You Can Find Anything At The Deli Counter

In many of the large grocery stores we have gone to here in Uruguay, the deli counter has been impressive. Many of the stores also have an entire wall dedicated to deli style serving counters. Also, the deli counter is not just relegated to prepared meats and cheeses.

The following photo is from our neighborhood Devoto grocery store. It just goes on and on.

The deli counter consists of (in order from closest to farthest away in the photo above):

1. A selection of fish.

2. Prepared food. They have individual, daily prepared, single-serve meals of pasta and sauce, tortas, chicken fingers, rice, etc…

3. A section of desserts. A wide section of desserts. They have pastries, both savory and sweet, and a huge selection of small cookies, candies, and bite-size cakes (for reference, the woman with the basket in the above photo is admiring the baked goods collection).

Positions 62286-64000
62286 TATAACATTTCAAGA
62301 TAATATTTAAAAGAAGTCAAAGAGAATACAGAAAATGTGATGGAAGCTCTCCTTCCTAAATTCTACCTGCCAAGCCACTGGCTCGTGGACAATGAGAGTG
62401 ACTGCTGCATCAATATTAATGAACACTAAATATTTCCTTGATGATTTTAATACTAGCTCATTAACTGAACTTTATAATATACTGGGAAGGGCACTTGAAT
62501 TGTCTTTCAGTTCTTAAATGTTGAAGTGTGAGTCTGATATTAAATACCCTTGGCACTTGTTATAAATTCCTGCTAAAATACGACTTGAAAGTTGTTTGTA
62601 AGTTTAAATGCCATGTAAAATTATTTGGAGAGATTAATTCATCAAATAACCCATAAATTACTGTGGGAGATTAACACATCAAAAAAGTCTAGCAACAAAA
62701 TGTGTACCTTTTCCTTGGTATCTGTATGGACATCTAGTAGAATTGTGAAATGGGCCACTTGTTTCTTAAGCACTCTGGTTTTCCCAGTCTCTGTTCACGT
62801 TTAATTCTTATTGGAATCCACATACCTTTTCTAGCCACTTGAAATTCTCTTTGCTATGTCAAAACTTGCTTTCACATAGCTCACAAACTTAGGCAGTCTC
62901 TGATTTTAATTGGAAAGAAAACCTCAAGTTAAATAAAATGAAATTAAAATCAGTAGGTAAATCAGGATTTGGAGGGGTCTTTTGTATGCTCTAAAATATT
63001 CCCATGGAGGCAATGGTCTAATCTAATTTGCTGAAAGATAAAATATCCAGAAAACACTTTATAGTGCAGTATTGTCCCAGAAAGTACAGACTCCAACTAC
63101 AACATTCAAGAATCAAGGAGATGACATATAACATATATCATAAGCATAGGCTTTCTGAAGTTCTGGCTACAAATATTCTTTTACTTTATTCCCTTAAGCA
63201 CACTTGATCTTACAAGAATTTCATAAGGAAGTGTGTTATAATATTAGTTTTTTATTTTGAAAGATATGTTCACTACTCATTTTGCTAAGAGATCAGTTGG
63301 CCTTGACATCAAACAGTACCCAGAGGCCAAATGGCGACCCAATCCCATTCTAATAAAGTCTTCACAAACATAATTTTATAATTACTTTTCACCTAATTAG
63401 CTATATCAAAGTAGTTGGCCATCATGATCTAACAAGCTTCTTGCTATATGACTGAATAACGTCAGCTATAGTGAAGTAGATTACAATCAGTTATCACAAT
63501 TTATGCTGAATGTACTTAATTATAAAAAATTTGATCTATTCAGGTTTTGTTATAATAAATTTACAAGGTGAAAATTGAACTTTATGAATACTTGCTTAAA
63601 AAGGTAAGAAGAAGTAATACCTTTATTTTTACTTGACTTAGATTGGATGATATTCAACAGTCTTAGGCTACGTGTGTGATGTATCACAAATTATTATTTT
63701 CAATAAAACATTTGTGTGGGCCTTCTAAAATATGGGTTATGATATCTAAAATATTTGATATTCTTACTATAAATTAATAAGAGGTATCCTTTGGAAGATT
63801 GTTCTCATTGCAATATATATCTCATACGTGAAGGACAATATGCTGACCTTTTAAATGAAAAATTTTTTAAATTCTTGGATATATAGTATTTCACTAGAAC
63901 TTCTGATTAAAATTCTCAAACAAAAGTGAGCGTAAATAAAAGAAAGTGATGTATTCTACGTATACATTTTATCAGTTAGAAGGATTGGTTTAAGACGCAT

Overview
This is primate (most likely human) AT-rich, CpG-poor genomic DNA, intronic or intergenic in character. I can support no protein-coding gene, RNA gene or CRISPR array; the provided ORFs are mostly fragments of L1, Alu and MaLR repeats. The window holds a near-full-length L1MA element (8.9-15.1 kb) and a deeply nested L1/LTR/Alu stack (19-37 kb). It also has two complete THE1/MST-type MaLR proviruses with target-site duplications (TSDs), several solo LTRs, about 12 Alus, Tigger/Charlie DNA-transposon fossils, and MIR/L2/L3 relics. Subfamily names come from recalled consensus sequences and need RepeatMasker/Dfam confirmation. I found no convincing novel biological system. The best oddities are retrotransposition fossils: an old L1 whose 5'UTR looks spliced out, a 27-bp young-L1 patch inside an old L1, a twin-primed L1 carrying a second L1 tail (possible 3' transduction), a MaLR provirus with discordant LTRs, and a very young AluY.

4. A section of handmade cakes, a full 12 inches of round chocolate and dulce de leche deliciousness.

5. A section for pasta. All grocery stores make their own pasta despite there being a slew of specialty pasta stores in every neighborhood (called a Fabrica de pasta). You can purchase boxed fresh pasta with the rest of the packaged pasta in the refrigerated section, but you can also order pasta at the deli counter. I haven’t figured out if there is a difference yet!